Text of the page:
Misplaced Nail

Q. Two days after my farrier shod my mare, she became lame on a front hoof. I pulled the shoe and put a boot on her until he could return. However, when I pulled the shoe, I saw that he had put two nails in too high. She is painful and won't put any weight on it at all. How long will this go on?

Richard, via e-mail

A. Lameness and infection caused by a misplaced nail can have serious consequences if not treated appropriately.

It's not that the nail is driven too high, it's that the nail is placed too deep, where it invades the sensitive laminae. The nail damages the laminae, and seeds the area with bacteria. The nail itself acts as a foreign body leading to an infection. Upon removing the shoe, the suspected nail's entrance will be located inside the white zone on the bottom of the foot. A pain response is confirmed when hoof testers are used over the nail hole.

The next (and most important) step is to explore the tract where the nail entered using a thin, small loop knife and following it until drainage is established. The foot is then placed in an Animalintex poultice that is soaked in hot water. The poultice envelops the whole foot, including the coronary band, and it is attached using brown gauze, a cohesive bandage, and duct tape. This will soften the affected area and promote drainage. The poultice is changed every 24 hours.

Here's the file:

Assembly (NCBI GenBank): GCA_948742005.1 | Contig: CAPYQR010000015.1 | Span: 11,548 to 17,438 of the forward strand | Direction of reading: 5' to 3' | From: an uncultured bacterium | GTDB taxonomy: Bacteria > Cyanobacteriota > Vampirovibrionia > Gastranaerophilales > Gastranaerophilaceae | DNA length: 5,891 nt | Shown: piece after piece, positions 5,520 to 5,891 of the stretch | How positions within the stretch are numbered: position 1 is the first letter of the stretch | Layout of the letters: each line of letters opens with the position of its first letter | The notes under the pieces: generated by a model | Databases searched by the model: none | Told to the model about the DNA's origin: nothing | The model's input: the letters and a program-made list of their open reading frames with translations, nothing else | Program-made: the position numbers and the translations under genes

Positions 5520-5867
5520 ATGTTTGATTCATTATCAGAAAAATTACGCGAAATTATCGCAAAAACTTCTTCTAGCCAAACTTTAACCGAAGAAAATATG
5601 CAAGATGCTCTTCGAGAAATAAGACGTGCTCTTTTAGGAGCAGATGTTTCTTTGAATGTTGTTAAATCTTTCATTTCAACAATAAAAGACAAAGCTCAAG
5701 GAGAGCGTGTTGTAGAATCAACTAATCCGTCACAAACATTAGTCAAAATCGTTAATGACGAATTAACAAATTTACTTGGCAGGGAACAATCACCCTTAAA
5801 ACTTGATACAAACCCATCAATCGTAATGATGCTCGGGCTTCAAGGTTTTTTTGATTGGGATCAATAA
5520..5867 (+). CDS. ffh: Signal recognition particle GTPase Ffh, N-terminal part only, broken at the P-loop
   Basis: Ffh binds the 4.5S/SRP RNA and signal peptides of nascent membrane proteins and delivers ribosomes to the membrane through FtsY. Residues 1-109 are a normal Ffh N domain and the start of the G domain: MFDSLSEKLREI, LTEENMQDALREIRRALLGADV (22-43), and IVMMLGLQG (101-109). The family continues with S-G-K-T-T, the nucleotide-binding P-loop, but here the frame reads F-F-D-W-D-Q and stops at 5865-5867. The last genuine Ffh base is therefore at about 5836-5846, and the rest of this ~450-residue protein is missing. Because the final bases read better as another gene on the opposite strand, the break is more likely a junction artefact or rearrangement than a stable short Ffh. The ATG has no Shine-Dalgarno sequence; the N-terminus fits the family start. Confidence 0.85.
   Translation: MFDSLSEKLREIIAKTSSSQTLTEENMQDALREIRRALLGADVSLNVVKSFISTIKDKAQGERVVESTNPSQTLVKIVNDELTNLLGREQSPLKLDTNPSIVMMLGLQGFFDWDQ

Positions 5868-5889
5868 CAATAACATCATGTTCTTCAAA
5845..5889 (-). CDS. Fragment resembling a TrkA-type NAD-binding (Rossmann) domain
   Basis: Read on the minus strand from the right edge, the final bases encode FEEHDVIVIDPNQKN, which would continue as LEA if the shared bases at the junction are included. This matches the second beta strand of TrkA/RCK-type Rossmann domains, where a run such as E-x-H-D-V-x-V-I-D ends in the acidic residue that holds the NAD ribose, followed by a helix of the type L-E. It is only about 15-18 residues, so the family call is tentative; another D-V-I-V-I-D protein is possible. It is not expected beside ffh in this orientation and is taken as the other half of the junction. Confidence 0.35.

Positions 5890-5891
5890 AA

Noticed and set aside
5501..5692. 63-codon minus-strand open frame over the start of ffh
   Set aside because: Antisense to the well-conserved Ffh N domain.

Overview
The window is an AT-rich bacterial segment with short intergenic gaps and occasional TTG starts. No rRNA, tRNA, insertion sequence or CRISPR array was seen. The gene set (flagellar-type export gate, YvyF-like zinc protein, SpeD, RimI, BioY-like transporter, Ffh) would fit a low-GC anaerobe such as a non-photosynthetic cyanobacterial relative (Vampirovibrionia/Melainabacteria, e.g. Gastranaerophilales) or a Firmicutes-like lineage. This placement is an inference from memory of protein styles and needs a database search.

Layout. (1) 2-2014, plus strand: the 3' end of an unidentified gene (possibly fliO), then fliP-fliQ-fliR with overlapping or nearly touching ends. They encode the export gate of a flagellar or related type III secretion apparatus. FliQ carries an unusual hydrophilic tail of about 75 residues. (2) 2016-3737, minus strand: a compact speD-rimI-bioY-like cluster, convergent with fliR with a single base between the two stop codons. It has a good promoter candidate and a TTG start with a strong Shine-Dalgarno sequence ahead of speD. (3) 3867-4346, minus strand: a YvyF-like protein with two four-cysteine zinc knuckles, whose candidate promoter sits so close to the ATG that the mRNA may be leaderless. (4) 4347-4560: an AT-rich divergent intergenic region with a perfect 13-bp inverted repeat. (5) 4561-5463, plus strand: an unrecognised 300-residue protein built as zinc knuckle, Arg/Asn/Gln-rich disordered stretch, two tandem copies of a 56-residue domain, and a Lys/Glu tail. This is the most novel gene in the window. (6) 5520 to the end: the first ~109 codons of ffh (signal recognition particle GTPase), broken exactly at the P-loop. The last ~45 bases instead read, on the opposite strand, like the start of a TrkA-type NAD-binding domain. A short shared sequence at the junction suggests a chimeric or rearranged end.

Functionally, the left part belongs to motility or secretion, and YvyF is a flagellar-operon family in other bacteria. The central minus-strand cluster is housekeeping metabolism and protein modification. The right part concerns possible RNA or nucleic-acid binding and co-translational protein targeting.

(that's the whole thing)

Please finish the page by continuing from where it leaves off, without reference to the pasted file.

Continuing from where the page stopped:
When the horse shows no signs of lameness, and no further drainage is observed, a gauze pad saturated with 2% iodine is placed over the tract. The foot is bandaged for a few additional days to dry out the tract. When the tract is dry, the shoe can be carefully replaced making sure to avoid placing nails in the area that was treated. Whether to use antibiotics for hoof wall infections is determined by the attending veterinarian.

About the Author

Stephen E. O'Grady, DVM, MRCVS

Stephen E. O'Grady, DVM, MRCVS, was a professional farrier for 10 years prior to obtaining his degree in veterinary medicine. He learned farriery through a formal apprenticeship under Hall of Fame farrier Joseph M. Pierce of West Chester, Penn. After graduating from veterinary school, O'Grady did an internship in Capetown, South Africa. Then he joined Dan Flynn, VMD, at Georgetown Equine Hospital in Charlottesville, Va., as an associate for five years. Since that time, he has operated a private practice in Virginia and South Africa, with a large portion of the practice devoted to equine podiatry. He has published numerous articles and lectured extensively on equine foot problems. His web site is www.equipodiatry.com.

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